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  16. Dryer lint contains all kinds of crappy stuff because clothing, towels and such are (normally) laden with chemicals, detergents, etc. Dryer lint often stinks when it is burned. A bag of 100 cotton balls is a buck, isn't saturated with stuff and doesn't stink when it burns. Live large – forget the lint.

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  17. Tea cup candles burn for hours and are cheap also cotton balls dip in wax burn for about 20 min I like both just cant start them with just a spark oh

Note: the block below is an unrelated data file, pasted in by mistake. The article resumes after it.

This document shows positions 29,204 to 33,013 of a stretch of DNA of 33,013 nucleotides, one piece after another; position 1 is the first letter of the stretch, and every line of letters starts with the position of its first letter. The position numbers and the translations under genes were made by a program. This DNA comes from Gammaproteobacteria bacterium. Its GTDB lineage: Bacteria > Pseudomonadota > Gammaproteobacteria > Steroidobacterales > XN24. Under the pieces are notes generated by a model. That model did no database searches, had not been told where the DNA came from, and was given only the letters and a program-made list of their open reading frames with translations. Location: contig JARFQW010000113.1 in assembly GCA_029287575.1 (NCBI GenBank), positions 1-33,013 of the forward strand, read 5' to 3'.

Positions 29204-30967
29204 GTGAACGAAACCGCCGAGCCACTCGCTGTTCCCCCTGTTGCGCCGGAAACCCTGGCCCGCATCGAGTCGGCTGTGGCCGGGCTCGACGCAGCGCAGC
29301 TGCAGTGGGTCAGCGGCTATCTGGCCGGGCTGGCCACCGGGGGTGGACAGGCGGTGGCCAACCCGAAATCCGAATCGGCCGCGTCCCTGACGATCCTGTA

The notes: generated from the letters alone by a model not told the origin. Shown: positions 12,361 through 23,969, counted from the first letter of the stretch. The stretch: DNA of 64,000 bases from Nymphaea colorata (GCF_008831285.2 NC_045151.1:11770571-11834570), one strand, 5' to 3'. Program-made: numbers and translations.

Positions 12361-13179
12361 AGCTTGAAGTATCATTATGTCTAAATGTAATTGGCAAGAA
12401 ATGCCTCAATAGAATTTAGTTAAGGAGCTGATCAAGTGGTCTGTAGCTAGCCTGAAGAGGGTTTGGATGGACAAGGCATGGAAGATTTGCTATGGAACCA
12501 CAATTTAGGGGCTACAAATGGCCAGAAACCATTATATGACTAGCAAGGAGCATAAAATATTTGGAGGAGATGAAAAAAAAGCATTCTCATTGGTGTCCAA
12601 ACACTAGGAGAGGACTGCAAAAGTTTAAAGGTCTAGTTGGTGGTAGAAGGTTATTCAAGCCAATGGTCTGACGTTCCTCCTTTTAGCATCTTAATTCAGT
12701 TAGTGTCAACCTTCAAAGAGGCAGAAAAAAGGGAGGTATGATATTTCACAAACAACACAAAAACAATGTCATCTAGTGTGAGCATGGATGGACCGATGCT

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  18. another thing that is handy is a 9 volt battery and a hand full of steel wool. (with out soap.) I discovered this quite by accident when cleaning the garage. Had a pile of junk I was using to strip paint off the out door furniture. Inadvertently tossed a 9 volt battery in the pile. It connected with the steel wool and started a small fire. I keep; fire extinguishers all around and did not have any trouble. I experimented with the various grades and found the 4out (0000) worked the best. Also if you are going to use magnesium for starting fires, forget scraping magnesium off the starters you by. Check with a local chemistry supply house and by a small can of powdered magnesium instead, put it in a film container or better yet an old pill bottle. a small amount will get the wettest wood burning. Just be sure to not use too much and do not depend on anything like a coffee can or anything of thin mettle it will burn right through it.